All procedures performed in studies involving human participants were in accordance with the ethical standards of the institutional and/or national research committee and with the 1964 Helsinki declaration and its later amendments or comparable ethical standards. For this type of study formal consent was not required.
The present study was approved by the Research Ethics Committees of the Kindai University Faculty of Medicine (29-196), the Graduate School of Medicine, Chiba University (2775), the Musashino Red Cross Hospital (702), the Kyoundo Hospital of the Sasaki Institute (H29-1-2), the Sapporo Kosei General Hospital (425), the Iwate Medical University (H29-95), the Mitsui Memorial Hospital (C53), the Institutional Review Boards of National Cancer Center Hospital East (2017-179), the Kanazawa University Hospital (2571-1), and the Hiroshima University Hospital (E-934).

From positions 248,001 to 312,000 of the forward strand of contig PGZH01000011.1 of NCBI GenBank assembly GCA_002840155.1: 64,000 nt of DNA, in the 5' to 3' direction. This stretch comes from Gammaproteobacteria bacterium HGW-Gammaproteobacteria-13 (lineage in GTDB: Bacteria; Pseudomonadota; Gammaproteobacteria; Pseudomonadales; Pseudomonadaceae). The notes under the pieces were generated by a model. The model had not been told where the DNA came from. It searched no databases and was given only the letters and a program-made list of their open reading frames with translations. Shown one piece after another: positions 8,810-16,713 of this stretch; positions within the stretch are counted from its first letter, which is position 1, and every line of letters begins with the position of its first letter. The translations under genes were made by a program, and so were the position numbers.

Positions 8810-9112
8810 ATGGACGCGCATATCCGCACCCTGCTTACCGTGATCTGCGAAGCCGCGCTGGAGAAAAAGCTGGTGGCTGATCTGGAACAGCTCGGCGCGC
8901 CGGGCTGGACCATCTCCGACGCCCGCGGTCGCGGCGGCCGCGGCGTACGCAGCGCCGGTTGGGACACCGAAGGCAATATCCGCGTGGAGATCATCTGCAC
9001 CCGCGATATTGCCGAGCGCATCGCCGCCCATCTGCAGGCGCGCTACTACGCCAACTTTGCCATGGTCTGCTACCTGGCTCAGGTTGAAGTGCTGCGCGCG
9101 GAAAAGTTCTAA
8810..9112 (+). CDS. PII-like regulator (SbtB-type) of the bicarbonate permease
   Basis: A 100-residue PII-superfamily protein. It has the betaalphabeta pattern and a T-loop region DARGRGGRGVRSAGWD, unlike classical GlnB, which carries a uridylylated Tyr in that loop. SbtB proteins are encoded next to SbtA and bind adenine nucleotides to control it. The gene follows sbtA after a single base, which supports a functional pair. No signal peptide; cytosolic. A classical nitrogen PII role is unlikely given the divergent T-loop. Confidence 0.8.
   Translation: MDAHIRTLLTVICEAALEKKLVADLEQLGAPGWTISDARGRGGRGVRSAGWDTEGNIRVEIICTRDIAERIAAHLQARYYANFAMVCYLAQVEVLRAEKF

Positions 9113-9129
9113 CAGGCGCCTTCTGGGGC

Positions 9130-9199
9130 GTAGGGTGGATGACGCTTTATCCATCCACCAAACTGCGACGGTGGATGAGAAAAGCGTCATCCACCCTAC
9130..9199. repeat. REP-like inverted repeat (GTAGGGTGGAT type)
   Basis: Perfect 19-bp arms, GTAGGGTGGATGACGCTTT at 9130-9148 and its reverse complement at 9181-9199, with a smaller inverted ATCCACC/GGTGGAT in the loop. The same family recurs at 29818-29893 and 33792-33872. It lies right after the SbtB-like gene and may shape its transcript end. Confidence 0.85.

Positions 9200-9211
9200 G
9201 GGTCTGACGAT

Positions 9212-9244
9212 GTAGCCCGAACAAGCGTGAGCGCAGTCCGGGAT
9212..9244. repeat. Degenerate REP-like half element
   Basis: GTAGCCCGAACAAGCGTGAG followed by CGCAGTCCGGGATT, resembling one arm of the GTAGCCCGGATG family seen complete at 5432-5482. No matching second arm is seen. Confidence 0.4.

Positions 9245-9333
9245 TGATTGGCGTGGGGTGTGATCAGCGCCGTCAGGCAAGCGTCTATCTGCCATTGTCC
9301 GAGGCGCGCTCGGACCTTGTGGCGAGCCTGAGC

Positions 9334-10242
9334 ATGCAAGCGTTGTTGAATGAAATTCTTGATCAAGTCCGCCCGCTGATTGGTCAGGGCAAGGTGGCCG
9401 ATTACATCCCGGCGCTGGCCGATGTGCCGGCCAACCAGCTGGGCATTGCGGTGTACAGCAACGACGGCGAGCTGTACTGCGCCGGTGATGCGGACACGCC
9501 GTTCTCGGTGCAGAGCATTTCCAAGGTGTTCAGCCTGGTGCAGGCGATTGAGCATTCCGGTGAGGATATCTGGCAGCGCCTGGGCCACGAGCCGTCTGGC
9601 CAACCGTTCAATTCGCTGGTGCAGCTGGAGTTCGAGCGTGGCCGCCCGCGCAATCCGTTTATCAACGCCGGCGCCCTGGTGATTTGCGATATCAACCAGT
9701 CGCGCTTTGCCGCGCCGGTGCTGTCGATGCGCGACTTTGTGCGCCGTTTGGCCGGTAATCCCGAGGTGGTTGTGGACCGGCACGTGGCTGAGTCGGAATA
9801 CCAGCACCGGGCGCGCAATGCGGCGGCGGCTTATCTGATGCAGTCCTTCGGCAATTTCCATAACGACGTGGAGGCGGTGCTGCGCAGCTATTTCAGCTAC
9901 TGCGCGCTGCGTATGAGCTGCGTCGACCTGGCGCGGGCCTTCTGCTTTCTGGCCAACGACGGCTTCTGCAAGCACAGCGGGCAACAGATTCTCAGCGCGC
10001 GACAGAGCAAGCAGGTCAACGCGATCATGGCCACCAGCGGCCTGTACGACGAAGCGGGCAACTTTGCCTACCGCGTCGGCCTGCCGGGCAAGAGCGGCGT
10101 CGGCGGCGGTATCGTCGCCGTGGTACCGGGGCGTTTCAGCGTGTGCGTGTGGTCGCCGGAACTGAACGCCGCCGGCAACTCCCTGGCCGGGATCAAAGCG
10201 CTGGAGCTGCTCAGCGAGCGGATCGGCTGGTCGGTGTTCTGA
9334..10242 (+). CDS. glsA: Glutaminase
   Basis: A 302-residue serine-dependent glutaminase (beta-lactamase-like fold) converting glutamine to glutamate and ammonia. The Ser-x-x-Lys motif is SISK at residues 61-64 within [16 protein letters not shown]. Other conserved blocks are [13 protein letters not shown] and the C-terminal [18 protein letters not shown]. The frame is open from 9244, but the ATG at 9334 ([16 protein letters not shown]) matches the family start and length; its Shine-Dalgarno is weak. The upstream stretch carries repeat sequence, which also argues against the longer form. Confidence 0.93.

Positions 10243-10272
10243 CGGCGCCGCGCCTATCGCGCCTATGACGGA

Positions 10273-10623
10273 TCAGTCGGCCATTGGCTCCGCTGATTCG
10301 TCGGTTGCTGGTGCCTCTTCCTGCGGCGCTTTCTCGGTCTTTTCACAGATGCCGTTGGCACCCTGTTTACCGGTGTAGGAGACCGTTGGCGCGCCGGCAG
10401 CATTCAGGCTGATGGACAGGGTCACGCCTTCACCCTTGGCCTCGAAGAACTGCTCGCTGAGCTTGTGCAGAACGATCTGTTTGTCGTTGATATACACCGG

Conflict of Interest Statement